TLDR: Data privacy regulations are evolving fast, and businesses in breach face harsh financial penalties and reputational damage. Bring RevOps, legal, sales, and marketing together every quarter to set the agenda for your data privacy strategy, review your processes, and plan around new compliance requirements. Hiring a data privacy officer and investing in cybersecurity are strong measures to properly process and protect customer data.

The data privacy landscape moves fast. As regulations emerge worldwide, businesses that collect, store, and use customer data face a complex web of compliance responsibilities.

Businesses that breach data privacy regulations, even unintentionally, face steep consequences. Regulators can place data handling restrictions on companies and issue sharp fines. To date, EU regulators have enforced over €1.5 billion in penalties to organizations in breach, with an average of €1.4 million per fine.

In a time when people are more conscious than ever about how businesses handle their data, falling foul of regulations is an easy way to shatter customer trust.

Now is the time to act. To stay compliant, your RevOps team needs to know how the interlocking data privacy regulations apply to the territories where you handle customer and prospect data. In this Tough Talks Made Easy, you’ll learn to identify where the challenges and blind spots lie within your company, and the processes you should implement to keep on top of your responsibilities.

 

Challenges with data privacy

Companies tend not to proactively review their data privacy policy, which causes them to fall behind the times and incur fines. Many major markets (EU, Japan, India, Australia, Brazil, and some US states) have regulations that place responsibility on the organizations operating in these territories or collecting data on their residents.

While data privacy is more complex for organizations operating internationally, multiple regulations can apply even when doing business in one local market.

As the regulatory landscape evolves, it’s important to stay in the loop with how these frameworks shape your legal obligations and data practices. It’s particularly crucial if your business is considering expanding into international markets.

Organizations typically focus on online practices when designing a data privacy strategy, sometimes, to the detriment of offline behavior. The age-old challenge of sales and marketing alignment becomes relevant to compliance here.

Important: As Sales Ops and MOPs send customer and prospect data between platforms, both teams should know how they’re allowed to use and store this data to avoid taking actions that violate the privacy rights of people in the dataset.

 

Measures to take

To set the agenda for data privacy strategy, RevOps should get together with legal, sales, and marketing every three to six months. Across teams, you want everyone to have a good grasp of their responsibilities and have an eye on the regulatory movements that could impact their work.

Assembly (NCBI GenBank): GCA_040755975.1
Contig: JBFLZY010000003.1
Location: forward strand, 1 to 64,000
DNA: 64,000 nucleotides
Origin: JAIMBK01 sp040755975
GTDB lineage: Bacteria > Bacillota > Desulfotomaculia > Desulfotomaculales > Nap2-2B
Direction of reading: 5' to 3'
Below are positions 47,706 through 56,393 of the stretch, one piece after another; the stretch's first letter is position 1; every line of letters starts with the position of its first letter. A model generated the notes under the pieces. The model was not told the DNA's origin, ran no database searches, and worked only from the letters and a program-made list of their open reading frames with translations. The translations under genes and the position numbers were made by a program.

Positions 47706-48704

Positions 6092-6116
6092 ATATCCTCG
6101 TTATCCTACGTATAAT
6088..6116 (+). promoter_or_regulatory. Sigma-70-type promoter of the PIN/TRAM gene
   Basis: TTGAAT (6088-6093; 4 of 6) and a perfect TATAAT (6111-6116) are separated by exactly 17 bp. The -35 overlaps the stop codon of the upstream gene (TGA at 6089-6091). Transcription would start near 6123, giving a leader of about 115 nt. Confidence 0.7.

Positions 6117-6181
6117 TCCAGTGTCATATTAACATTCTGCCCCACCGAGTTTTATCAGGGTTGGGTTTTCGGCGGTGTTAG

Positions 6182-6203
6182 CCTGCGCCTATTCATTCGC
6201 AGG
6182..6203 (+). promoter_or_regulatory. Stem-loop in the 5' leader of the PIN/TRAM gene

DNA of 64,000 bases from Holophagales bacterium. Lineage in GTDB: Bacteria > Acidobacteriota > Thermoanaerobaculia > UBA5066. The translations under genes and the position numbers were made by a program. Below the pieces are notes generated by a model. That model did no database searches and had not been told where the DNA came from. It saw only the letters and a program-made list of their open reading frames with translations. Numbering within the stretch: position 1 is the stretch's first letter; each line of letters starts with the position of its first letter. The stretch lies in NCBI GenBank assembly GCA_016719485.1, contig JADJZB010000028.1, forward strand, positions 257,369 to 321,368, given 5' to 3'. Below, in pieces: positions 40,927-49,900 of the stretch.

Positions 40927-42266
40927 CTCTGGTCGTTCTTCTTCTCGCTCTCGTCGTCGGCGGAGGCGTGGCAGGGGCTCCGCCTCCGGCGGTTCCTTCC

First, answer these questions during an initial meeting:

  • How are privacy and cookie policies evolving?
  • What are our regulatory requirements for each market we do business in?
  • How might our usage of tools and the web need to shift to meet new requirements?
  • What gaps do we have in implementing compliance policies?

 

Next, review your data processes:

From there, review your data capture, storage, and deletion processes. When capturing data, timestamp the date and time people submit contact forms, why they’re contacting your business, and whether they’ve opted in to receive marketing communications. For logging and auditing purposes, this creates evidence that you’ve lawfully obtained the authorized data.

For sales ops and marketing ops, set up filters to segment the people in your dataset based on the communications they’ve opted in or out of receiving. Read our piece on data hygiene to learn more.

For prospects who’ve unsubscribed from your communications, check in with legal to decide when to delete their data entirely. And it helps to test regularly that your measures are working as planned. Are your filters and timestamps working correctly? Are you deleting data when required? Are you storing it in secure places that don’t violate compliance policies?

 

Finally, hire a data privacy officer:

Hiring a data privacy officer is a smart move. DPOs are experts in:

  • keeping up with regulatory evolution
  • guiding policies and processes, and
  • educating people on the risks of non-compliance is a smart move to advocate.

 
If the budget to hire for such a role is a concern, it’s worth mentioning the penalties that regulators can apply. E.U. authorities, for instance, can enforce the GDPR with fines of up to €20 million, or up to 4% of a company’s global annual turnover.

For similar reasons, cybersecurity training and tools are worth pushing for. Data breaches decrease customer confidence and brand strength while making fines and legal action all the more likely—so by investing in data protection, you invest in protecting your customers and your reputation.

 

Create trust

People want to do business with organizations they trust.

By making a cultural and financial investment in data privacy, you get to:

  • keep your business from appearing under the limelight for the wrong reasons
  • avoid fines and restrictions on how your RevOps team uses data, and
  • better understand the processes to implement if you’re expanding into new markets.

 
Want to learn more about the actions you can take to remain GDPR compliant? Get in touch with us.

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